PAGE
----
A major obstacle in positional cloning is identifying the specific mutated gene from within a large physical contig. Here we describe the application of DNA microarray technology to a defined genomic region (physical map) to identify: (i) exons without a priori sequence data and (ii) the disease gene based on differential gene expression in a recessive disorder. The feasibility was tested using resources from the positional cloning of the Neimann-Pick Type C (NP-C) disease gene, NPC1. To identify NPC1 exons and optimize the technology, an array was generated from genomic fragments of the 110-kb bacterial artificial chromosome, 108N2, which encodes NPC1. First, as a test case for blindly identifying exons, fluorescently labeled NPC1 cDNA identified 108N2 fragments that contained NPC1 exons, many of which also contained intronic sequences and could be used to determine part of the NPC1 genomic structure. Second, to demonstrate that the NPC1 disease gene could be identified based upon differential gene expression, subarrays of 108N2 fragments were hybridized with fluorescently labeled cDNA probes generated from total RNA from hamster cell lines differentially expressing NPC1. A probe derived from the NP-C cell line CT60 did not detect NPC1 exons or other genomic fragments from 108N2. In contrast, several NPC1 exons were detected by a probe generated from the non-NP-C cell line 911D5A13, which was derived from CT60, and expressed NPC1 as a consequence of stable transduction with a YAC that contains NPC1 and encompasses 108N2. Thus, the array technology identified NPC1 as a candidate gene based on a physical contig and differential NPC1 expression between NP-C and non-NP-C cells. This technique should facilitate gene identification when a physical contig exists for a region of interest and mutations result in changes in the mRNA level of the disease gene or portions thereof. (C) 2000 Academic Press.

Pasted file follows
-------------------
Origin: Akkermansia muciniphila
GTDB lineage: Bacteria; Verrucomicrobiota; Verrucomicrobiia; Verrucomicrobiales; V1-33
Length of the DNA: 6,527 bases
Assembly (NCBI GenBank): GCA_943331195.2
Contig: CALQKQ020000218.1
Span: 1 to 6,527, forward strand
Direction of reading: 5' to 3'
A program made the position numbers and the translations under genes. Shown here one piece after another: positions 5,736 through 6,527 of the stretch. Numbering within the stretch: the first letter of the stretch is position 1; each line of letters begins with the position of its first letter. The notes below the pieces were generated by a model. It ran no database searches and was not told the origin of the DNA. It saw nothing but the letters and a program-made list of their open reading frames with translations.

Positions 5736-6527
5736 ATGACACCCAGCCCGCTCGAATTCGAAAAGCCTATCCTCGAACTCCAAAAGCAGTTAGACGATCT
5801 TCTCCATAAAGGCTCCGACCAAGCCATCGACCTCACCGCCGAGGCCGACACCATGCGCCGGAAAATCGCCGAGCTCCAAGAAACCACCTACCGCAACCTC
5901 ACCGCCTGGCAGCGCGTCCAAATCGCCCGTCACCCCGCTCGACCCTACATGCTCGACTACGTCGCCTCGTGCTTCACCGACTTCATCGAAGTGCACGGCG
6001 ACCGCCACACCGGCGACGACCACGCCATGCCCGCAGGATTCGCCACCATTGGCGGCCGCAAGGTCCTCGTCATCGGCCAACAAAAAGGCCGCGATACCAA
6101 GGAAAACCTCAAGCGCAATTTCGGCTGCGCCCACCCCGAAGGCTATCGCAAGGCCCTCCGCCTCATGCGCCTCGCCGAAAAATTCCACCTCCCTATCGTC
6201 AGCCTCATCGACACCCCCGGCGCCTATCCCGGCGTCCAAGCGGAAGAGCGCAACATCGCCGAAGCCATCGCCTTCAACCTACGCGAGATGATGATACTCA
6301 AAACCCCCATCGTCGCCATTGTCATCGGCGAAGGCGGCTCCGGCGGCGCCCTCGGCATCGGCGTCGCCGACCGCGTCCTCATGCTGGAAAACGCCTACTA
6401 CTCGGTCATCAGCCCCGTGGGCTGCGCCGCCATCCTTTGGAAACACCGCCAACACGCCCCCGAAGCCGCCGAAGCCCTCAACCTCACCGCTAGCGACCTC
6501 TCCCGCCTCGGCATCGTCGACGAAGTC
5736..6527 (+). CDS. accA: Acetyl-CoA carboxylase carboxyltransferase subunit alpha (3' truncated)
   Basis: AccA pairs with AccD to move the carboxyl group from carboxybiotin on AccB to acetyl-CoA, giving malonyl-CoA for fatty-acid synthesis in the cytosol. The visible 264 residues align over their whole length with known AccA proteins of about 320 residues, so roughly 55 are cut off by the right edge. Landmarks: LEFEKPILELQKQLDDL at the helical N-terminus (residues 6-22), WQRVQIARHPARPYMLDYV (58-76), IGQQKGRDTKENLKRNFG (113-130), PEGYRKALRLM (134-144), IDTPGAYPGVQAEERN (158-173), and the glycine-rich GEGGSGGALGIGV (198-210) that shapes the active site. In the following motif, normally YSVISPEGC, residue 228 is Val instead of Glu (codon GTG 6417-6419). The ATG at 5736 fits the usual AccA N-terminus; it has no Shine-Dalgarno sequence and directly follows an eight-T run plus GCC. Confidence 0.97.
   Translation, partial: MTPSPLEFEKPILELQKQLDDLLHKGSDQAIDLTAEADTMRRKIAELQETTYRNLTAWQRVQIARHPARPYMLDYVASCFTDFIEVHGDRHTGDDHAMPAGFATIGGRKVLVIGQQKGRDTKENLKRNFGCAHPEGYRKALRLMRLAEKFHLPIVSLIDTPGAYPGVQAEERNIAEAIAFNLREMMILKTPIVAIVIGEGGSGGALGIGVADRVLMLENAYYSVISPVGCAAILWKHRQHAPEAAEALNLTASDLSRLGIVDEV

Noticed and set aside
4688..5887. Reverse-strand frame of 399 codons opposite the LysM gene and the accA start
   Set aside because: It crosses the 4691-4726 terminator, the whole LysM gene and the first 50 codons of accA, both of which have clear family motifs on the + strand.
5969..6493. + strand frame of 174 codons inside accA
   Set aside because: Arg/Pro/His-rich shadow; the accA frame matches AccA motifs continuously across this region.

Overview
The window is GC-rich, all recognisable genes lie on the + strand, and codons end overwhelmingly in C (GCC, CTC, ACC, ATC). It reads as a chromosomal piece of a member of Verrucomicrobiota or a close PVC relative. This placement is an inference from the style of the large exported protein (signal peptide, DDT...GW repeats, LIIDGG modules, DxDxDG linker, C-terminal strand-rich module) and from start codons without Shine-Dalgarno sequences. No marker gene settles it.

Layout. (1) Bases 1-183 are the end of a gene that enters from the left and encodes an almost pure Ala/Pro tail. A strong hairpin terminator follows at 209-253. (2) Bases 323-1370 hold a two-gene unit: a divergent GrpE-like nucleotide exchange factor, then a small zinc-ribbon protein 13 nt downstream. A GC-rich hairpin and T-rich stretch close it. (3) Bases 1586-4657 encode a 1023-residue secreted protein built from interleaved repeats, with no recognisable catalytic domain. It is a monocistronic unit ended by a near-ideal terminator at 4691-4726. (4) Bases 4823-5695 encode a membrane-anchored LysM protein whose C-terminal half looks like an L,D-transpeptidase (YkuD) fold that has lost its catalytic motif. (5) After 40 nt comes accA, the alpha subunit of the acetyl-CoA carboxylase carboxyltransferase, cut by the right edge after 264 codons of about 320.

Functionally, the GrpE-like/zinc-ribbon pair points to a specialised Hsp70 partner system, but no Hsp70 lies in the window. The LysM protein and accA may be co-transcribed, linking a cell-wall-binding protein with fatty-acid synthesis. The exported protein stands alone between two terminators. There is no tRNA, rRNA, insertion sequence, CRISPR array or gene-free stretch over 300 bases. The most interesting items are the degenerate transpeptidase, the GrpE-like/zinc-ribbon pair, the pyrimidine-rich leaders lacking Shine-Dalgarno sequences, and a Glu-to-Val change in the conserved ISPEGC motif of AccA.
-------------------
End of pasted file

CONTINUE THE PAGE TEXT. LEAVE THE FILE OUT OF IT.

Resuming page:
ASJC Scopus subject areas
- Endocrinology, Diabetes and Metabolism
- Molecular Biology